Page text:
This project produced a phased downtown master plan for Lenoir City along the historic core of Broadway (U.S. 11), a road diet proposal, and several new building projects designed to spur the redevelopment of downtown as a vibrant, economically sustainable, walkable mixed-use destination. In the short term, a road diet provides a dedicated turn lane, bike lanes and increased on-street parking, with a later phase to include wider sidewalks, vegetated medians and street tree plantings. Long-term proposals include a museum and the preservation of historic structures highlighting Lenoir City’s history as a cotton mill town, an improved multi-use city hall building, a new library integrating social and community spaces, as well an artists and crafters studio, a gallery and a farmers market.
Lenoir City and the Loudon County Economic Development Agency, partners in the PlanET regional planning endeavor, requested a revitalization concept for their downtown. The University of Tennessee pledged assistance to PlanET through a series of semester-long design studios focusing on regional issues. This project demonstrates the potential for a Main Street concept, including a road diet on Broadway for Lenoir City’s downtown. The road diet proposal was supported by staff from the Knoxville Knox County Metropolitan Planning Commission and the Knoxville Regional Transportation Planning Organization. The project focuses on creating a more vibrant, pedestrian-friendly and economically sustainable downtown.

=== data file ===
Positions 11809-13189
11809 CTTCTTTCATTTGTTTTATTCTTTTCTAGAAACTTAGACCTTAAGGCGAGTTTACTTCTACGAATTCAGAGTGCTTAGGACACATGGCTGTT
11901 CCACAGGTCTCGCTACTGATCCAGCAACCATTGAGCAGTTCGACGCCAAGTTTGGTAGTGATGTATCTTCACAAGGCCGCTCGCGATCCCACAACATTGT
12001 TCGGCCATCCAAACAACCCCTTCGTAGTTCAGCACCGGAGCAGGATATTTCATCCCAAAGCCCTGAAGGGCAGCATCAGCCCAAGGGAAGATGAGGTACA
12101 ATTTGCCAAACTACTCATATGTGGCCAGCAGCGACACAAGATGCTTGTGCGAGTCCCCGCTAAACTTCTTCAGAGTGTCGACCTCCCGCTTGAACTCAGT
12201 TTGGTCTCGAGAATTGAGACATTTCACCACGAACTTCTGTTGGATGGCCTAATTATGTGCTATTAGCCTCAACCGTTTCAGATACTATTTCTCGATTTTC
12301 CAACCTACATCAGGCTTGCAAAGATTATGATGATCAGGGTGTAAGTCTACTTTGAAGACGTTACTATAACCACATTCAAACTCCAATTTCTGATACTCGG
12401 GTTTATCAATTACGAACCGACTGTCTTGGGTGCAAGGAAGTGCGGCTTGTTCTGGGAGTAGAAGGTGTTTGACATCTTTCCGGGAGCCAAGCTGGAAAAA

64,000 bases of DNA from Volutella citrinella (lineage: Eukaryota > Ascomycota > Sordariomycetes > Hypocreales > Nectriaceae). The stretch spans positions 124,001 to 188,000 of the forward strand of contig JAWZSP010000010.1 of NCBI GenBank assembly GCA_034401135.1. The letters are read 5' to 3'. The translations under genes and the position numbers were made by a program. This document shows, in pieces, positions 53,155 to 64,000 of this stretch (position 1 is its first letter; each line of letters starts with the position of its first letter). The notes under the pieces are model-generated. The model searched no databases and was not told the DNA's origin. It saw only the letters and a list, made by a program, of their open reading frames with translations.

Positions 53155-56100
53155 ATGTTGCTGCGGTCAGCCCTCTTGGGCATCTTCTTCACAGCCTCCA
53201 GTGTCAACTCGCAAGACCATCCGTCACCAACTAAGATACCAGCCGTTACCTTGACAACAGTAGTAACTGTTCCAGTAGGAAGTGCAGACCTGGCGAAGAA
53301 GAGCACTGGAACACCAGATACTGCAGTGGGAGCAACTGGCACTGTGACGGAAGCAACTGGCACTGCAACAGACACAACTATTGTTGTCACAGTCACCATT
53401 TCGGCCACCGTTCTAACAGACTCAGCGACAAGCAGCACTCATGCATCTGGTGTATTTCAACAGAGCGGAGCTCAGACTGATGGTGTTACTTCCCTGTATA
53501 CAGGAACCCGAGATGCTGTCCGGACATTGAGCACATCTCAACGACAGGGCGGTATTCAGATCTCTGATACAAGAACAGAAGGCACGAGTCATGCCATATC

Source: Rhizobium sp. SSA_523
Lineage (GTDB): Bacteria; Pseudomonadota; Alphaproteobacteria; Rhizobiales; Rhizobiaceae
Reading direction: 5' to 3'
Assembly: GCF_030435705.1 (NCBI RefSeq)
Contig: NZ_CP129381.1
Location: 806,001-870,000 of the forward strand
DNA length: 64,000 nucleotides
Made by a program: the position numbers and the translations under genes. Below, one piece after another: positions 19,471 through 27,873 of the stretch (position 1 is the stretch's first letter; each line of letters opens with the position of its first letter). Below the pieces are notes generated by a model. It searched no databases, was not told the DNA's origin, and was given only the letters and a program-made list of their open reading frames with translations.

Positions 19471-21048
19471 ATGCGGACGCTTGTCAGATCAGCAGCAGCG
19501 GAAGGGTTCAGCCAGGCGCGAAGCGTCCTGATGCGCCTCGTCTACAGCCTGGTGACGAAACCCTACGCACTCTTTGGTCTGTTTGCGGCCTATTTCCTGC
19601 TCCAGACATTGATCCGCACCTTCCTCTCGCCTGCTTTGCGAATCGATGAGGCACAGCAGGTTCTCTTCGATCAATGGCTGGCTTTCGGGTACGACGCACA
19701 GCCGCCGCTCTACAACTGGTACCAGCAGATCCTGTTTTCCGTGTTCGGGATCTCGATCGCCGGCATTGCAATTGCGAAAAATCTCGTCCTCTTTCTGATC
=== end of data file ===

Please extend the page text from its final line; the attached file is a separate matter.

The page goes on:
Townsend Corridor Revitalization
Townsend is a small community known to many as “the peaceful side of the Smokies.” As a town largely dependent on tourism for its economic vitality, Townsend sometimes finds that things are a little too peaceful. With this demonstration project, students and faculty from the University of Tennessee worked with a group of Townsend’s leaders and residents to imagine changes that would extend the tourism season and expand opportunities for locals while still retaining Townsend’s small-town, foothills charm.